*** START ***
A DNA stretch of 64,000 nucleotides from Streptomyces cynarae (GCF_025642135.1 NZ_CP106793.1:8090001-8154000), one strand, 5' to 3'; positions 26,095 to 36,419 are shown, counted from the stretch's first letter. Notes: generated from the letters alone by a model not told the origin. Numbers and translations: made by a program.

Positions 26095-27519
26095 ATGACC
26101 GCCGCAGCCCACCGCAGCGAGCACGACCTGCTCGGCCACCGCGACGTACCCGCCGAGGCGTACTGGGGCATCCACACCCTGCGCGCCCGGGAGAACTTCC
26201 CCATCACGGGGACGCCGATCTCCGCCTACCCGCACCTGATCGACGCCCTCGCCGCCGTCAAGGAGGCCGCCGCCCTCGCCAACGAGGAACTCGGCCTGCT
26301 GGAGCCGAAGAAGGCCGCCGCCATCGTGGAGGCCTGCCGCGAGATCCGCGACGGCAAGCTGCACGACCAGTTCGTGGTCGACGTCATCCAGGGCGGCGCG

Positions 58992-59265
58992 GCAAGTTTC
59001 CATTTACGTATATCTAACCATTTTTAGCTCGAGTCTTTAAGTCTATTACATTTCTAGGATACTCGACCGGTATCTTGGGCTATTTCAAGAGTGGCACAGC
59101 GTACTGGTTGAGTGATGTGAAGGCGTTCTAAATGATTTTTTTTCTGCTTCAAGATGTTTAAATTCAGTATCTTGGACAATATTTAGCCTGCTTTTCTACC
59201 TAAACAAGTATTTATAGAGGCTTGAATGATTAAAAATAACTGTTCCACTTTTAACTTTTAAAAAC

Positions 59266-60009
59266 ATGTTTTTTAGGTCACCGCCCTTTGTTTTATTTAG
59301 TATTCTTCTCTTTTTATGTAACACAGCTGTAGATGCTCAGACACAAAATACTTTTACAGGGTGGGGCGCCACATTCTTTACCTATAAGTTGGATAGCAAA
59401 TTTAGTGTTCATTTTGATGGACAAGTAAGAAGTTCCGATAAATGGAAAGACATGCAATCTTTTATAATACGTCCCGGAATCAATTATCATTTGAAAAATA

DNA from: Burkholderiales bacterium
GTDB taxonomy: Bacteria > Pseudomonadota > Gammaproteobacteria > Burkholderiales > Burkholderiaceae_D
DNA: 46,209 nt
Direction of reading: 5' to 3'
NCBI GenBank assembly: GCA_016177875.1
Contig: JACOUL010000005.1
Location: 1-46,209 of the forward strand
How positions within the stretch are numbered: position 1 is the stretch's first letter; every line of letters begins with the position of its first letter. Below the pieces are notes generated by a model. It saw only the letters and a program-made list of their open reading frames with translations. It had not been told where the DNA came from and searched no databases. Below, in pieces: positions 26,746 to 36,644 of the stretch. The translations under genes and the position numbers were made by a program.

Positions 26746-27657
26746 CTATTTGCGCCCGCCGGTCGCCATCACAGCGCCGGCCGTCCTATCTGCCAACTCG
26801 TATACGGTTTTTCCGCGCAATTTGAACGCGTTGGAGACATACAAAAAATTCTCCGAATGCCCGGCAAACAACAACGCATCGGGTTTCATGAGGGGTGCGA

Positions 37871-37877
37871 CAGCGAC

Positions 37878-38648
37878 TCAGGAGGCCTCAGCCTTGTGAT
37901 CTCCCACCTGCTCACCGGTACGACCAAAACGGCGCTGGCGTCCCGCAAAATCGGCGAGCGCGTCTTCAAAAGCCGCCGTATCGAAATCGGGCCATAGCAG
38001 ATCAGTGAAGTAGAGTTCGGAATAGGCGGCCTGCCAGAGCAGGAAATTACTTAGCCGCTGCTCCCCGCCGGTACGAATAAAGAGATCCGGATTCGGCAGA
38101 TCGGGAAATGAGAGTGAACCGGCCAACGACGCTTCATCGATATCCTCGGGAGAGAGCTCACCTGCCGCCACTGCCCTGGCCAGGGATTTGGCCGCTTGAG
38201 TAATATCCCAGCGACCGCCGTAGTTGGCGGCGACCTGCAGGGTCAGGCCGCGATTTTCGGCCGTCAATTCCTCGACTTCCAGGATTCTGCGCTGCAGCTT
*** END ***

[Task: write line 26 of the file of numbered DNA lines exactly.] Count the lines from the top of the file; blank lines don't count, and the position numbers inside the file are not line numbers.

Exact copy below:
26801 TATACGGTTTTTCCGCGCAATTTGAACGCGTTGGAGACATACAAAAAATTCTCCGAATGCCCGGCAAACAACAACGCATCGGGTTTCATGAGGGGTGCGA